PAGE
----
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IRL newsletter: The big clean

Plus: Nike vs. TikToker's small business


Kris Seavers


Posted on Feb 1, 2022   Updated on Feb 7, 2022, 10:23 am CST

Welcome to the Thursday edition of Internet Insider, where we explore identities online and off. Today:

  • TikToker says Nike is trying to sue her over small business name
  • Teen ‘Jeopardy!’ contestant says she was cyberbullied, stalked in viral TikTok
  • Self-care: The big clean

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woman pointing to a case file (l) the nike logo (m) woman looking shocked (r)
@justsuccitoc/Tiktok (Fair Use) Remix by Max Fleishman


‘Just succ it’: TikToker says Nike is trying to sue her over small business name

Andrea Galbreath, the owner of a California-based succulent business, says Nike is opposing the trademark she owns for her company, JustSuccIt. The shoe and athletic wear giant said it opposes her trademark because JustSuccIt could be “damaging to their brand,” according to a viral TikTok posted by Galbreath on Saturday.

“Nike is coming after me!” she says in the TikTok. “I’m just a small business in San Juan Capistrano, trying to plant happiness in the lives of others. So I’m doing my best to get ahead of this. Can you please help me tell Nike to leave me alone?”

In a phone interview with the Daily Dot, Galbreath said that her trademark for JustSuccIt was published on Jan. 4. She was notified of Nike’s opposition to her trademark on Jan. 18. (Galbreath started JustSuccIt in 2020.)

“Nobody’s gonna get online to order shoes and then accidentally order a succulent arrangement from me,” Galbreath says in her second TikTok about the trademark opposition.

Nike has triumphed over a handful of small businesses in recent years that have used plays on “just do it” in their marketing. Nike successfully opposed the trademarks for the slogans “Just Believe It” and “Just Drew It.” In April 2020, the Trademark Trial and Appeal Board officially recognized that “just do it” is a “famous trademark.”

Galbreath is fearful of going up against a multi-million dollar corporation. When she first found out about the trademark opposition, she turned to social media as a resource for help.

“How does a small business protect itself from large corporations?” she said to the Daily Dot. “I really understand that Nike is doing what Nike does to protect their brand. And I have the right to do that myself, too.”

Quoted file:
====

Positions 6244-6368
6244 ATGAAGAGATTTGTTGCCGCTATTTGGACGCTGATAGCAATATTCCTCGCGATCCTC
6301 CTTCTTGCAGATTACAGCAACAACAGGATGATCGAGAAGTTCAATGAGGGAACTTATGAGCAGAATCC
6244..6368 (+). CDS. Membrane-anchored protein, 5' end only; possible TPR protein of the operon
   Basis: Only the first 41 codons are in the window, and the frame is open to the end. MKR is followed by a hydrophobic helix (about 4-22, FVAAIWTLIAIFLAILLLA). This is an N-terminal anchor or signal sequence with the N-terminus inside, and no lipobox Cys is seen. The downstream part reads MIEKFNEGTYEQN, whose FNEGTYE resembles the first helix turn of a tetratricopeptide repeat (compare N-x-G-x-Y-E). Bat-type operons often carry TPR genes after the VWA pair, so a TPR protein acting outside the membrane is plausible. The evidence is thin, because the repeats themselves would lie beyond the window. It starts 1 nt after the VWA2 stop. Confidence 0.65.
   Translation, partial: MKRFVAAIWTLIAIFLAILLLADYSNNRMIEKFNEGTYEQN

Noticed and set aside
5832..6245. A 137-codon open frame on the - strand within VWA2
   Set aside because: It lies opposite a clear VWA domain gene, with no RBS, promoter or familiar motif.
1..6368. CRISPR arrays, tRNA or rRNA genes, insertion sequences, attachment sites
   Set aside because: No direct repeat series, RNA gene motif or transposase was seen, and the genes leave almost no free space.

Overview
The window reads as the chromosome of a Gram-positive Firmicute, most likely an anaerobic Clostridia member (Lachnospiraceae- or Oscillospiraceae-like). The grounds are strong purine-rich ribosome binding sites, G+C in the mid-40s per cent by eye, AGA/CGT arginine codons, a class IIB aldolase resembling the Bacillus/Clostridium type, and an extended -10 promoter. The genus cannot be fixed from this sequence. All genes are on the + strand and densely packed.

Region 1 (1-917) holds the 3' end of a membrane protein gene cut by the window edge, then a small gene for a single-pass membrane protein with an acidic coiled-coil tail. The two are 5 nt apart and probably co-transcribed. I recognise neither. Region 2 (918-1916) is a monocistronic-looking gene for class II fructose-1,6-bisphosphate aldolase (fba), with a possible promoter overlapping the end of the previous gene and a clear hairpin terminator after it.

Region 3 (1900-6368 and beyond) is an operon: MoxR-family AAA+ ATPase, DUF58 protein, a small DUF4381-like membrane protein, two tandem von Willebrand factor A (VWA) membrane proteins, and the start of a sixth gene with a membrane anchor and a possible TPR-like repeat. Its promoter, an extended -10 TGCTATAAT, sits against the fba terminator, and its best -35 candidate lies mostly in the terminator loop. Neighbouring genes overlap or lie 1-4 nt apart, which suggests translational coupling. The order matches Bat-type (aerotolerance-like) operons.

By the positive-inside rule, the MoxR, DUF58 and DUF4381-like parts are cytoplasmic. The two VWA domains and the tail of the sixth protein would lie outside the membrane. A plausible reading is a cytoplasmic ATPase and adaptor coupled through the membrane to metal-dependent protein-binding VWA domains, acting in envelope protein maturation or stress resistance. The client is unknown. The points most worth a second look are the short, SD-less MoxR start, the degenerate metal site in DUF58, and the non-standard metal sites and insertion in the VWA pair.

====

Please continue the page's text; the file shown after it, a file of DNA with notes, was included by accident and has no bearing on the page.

Read the whole story here.

Tricia Crimmins, contributing writer

teen girl crying (l) photo of teen girl posing for a picture with jeopordy host (m) teen girl in another picture with jeopardy host (r)
@clairesat/Tiktok (Fair Use) Remix by Max Fleishman


‘I thought my trolls were bad’: Teen ‘Jeopardy!’ contestant says she was cyberbullied, stalked in viral TikTok

Former Jeopardy! Teen Tournament contestant Claire Sattler (@clairesat) shared a glimpse of the “traumatic” aftermath of her 2018 win in a viral TikTok.

In the video, Sattler uses audio from “Pompeii” by Bastille edited to repeat the line “emotional damage.” She shares screenshots of an alleged stalker following her on Google+, a now-defunct social media platform, and photos from when she was a contestant with text explaining how she was cyberbullied. 

Sattler wrote that she was “accused of having sex with a 79-year-old man, as a 16-year-old, for the answers,” referring to false allegations by cyberbullies that there was inappropriate conduct between her and the late Jeopardy! host Alex Trebek. 

The video was posted on Jan. 6 and by Wednesday garnered over 188,000 views, with several former game show contestants commiserating in the comments.

“I was on Kids’ Jeopardy! and they really tried to sexualize me and diagnose me at age 11,” 2011 contestant Aria Gerson (@not_like_stark) wrote. “Really not ok. I’m sorry all this happened.”

Other Jeopardy! fans showed their support for Sattler in the comments of the video.

“My friend was on the show as a kid. His experience was different, likely because he is male,” user @cosmicdoll said. “People really go after teen girls for petty shit.”

Read the whole story here.

Rebekah Harding, reporting intern

In Body Image
zef art/Shutterstock


The big clean

I recently learned that in Japan, the days leading up to Christmas and New Year’s are customarily a time for deep cleaning, a practice called o-suiji. In the U.S., we do our big clean (or at least talk about it) in the springtime. I prefer to do neither.

The truth is, I’m often tidying, reorganizing, and cleaning. In the fall, I bought plastic bins and Lazy Susans to organize my pantry. The end-result isn’t Pinterest-worthy, but it’s better than the jumble of groceries it was before. Every few months, I donate my clothes that are either ill-fitting or outdated. I vacuum and dust regularly, thanks to our two cats.

Digital cleaning is important to me, too. Last week, I finally cut my email down to “inbox zero” for the first time in ages. I clear out my desktop and downloads folder every so often, always surprised at how fast the files pile up. And each week, I start a fresh to-do list—with some carryover from the previous week’s leftovers.

There’s not much method to my madness; you might even call it “intuitive cleaning.” But whether it’s haphazard or on an annual schedule, I love the occasional big clean. 

Kris Seavers, IRL editor

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*First Published: Feb 1, 2022, 1:06 am CST